performance & mpg
The 2015 Ford Taurus comes standard with a 3.5-liter V6 engine that produces 288 hp and 254 pound-feet of torque. A six-speed automatic transmission and front-wheel drive are standard, while all-wheel drive is available as an option on the SEL and Limited models. EPA fuel economy stands at 23 mpg combined (19 city/29 highway) with front-wheel drive. Adding all-wheel drive drops those numbers to 21 mpg combined (18/26).
Optional on the SE and front-wheel-drive SEL and Limited models is a turbocharged 2.0-liter four-cylinder engine that's rated at 240 hp and a stout 270 lb-ft of torque. This engine is the fuel economy leader, earning EPA ratings of 26 mpg combined (22/32).
The Taurus SHO gets a turbocharged 3.5-liter V6 that makes 365 hp and 350 lb-ft of torque. All-wheel drive and a six-speed automatic with paddle shifters are standard. In Edmunds performance testing, the Taurus SHO went from zero to 60 in a quick 5.8 seconds. Fuel economy ratings for the SHO are 20 mpg combined (17/25).
Every 2015 Ford Taurus comes standard with antilock disc brakes, stability and traction control, front seat side airbags, full-length side curtain airbags and integrated blind spot mirrors. A rearview camera is now standard across the model lineup, along with the MyKey system that allows drivers to set speed and volume parameters for secondary drivers such as teenage children or valets.
Rear parking sensors are now standard on the SEL, Limited and SHO models. Optional on the Limited and SHO are a pre-collision warning system with automatic brake intervention (included with adaptive cruise control), lane-departure warning system and lane-keeping assist, and a blind-spot warning system that includes a cross-traffic warning system (which warns you of approaching cars or pedestrians when backing up).
In government crash tests, the Taurus earned an overall rating of five stars out of a possible five, including five stars for overall frontal crash protection and five stars for overall side crash protection. The Taurus also received the best rating of "Good" in the Insurance Institute for Highway Safety's crash testing, including moderate-overlap frontal-offset, side-impact and roof-strength tests.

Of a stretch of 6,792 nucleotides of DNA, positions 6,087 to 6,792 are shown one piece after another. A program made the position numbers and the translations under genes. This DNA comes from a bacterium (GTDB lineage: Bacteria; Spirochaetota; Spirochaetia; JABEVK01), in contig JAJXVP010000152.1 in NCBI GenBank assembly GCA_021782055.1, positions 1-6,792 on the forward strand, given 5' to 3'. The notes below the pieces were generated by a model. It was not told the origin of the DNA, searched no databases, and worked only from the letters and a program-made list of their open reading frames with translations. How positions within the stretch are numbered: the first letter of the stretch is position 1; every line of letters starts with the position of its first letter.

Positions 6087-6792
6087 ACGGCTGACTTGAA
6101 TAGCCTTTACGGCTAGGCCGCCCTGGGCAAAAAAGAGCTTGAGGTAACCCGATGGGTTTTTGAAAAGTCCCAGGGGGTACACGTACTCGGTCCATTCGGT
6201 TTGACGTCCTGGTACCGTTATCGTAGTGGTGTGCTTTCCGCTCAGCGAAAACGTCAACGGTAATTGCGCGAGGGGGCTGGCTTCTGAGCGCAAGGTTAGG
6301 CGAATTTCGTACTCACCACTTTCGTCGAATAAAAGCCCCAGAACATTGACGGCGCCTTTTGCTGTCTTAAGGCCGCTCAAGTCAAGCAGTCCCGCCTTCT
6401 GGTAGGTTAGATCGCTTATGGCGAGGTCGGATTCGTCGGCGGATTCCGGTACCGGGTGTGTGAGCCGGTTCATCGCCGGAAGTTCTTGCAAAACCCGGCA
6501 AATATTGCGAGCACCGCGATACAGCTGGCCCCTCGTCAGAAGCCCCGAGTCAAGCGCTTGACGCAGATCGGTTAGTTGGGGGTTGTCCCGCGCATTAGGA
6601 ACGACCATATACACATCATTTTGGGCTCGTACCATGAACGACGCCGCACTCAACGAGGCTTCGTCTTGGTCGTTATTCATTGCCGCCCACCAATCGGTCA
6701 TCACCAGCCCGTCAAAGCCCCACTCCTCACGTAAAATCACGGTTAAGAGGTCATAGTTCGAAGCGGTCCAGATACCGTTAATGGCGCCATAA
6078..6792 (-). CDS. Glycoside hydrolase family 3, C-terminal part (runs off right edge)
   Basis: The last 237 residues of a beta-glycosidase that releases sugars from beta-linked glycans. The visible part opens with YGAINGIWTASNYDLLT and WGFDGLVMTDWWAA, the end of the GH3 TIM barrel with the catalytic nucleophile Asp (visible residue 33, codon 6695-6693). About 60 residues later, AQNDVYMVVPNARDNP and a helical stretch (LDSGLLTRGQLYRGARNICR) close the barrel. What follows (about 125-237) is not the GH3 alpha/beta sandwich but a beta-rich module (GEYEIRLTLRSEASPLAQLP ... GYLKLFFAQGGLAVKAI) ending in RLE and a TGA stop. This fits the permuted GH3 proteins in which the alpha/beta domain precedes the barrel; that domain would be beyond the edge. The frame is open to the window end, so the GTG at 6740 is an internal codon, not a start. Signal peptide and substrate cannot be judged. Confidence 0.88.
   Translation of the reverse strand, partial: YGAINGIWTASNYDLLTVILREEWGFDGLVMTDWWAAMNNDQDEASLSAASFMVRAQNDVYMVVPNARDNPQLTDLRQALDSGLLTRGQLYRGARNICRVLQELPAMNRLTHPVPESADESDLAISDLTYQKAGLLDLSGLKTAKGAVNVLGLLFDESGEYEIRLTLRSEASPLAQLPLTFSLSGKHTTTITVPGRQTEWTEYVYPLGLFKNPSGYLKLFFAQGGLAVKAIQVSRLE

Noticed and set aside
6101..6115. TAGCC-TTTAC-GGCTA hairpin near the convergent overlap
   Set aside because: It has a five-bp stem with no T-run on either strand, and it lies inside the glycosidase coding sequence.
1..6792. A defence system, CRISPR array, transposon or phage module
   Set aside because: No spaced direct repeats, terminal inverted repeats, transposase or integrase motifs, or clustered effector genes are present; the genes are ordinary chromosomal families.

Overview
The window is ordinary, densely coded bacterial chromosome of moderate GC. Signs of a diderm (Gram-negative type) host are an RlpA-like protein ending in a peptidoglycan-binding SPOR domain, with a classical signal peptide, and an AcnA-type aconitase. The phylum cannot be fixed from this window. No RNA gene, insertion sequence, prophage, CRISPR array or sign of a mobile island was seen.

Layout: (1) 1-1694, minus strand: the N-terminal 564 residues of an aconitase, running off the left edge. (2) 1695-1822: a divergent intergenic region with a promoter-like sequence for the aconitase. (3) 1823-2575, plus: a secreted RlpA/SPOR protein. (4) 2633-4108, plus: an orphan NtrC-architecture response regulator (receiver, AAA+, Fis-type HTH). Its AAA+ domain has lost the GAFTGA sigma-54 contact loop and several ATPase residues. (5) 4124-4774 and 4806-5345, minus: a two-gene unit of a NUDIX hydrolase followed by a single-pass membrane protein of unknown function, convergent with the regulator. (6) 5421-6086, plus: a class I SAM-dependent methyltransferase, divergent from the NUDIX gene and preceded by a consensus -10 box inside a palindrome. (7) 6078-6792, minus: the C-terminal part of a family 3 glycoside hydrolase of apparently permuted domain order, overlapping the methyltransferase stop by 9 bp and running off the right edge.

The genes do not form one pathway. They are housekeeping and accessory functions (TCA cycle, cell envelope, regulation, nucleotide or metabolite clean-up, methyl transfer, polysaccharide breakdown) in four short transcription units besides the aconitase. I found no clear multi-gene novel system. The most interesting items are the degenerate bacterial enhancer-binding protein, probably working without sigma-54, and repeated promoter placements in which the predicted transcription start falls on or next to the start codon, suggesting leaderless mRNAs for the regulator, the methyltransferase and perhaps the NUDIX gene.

The 2015 Ford Taurus offers the kind of unruffled ride quality and quiet cabin that one would expect from a full-size sedan. However, its overall dimensions, hefty weight and aforementioned compromised visibility can make it seem even bigger than it is when behind the wheel. This is also true of the SHO model despite its sport-tuned steering and suspension.
The standard V6 provides sufficient power, though the optional turbocharged EcoBoost four-cylinder offers an appealing blend of power and outstanding fuel economy. The Taurus SHO's turbo V6 delivers strong acceleration while still being more fuel-efficient than its competitors' V8 engines.
The Taurus features an attractive passenger cabin with an upscale look and feel, an effect that's enhanced by the availability of options like massaging front seats and a heated steering wheel. The available MyFord Touch system, which consists of a large touchscreen, a pair of smaller driver-configurable displays flanking the gauge cluster, steering-wheel-mounted buttons and voice controls adds a high-tech element. That said, trying to hit the touchscreen's virtual "buttons" while on the move can be frustrating and the entire system can take a while to get the hang of.
One design quirk of the Taurus is that its thick roof pillars, high beltline and tall center console can make the otherwise roomy cabin feel less spacious than it actually is. Outward visibility is also poor. Both front and rear seats offer generous head- and legroom, though, and the 20.1-cubic-foot trunk is pretty much the biggest you can find in any sedan.
edmunds expert review process
This review was written by a member of Edmunds' editorial team of expert car reviewers. Our team drives every car you can buy. We put the vehicles through rigorous testing, evaluating how they drive and comparing them in detail to their competitors.
We're also regular people like you, so we pay attention to all the different ways people use their cars every day. We want to know if there's enough room for our families and our weekend gear and whether or not our favorite drink fits in the cupholder. Our editors want to help you make the best decision on a car that fits your life.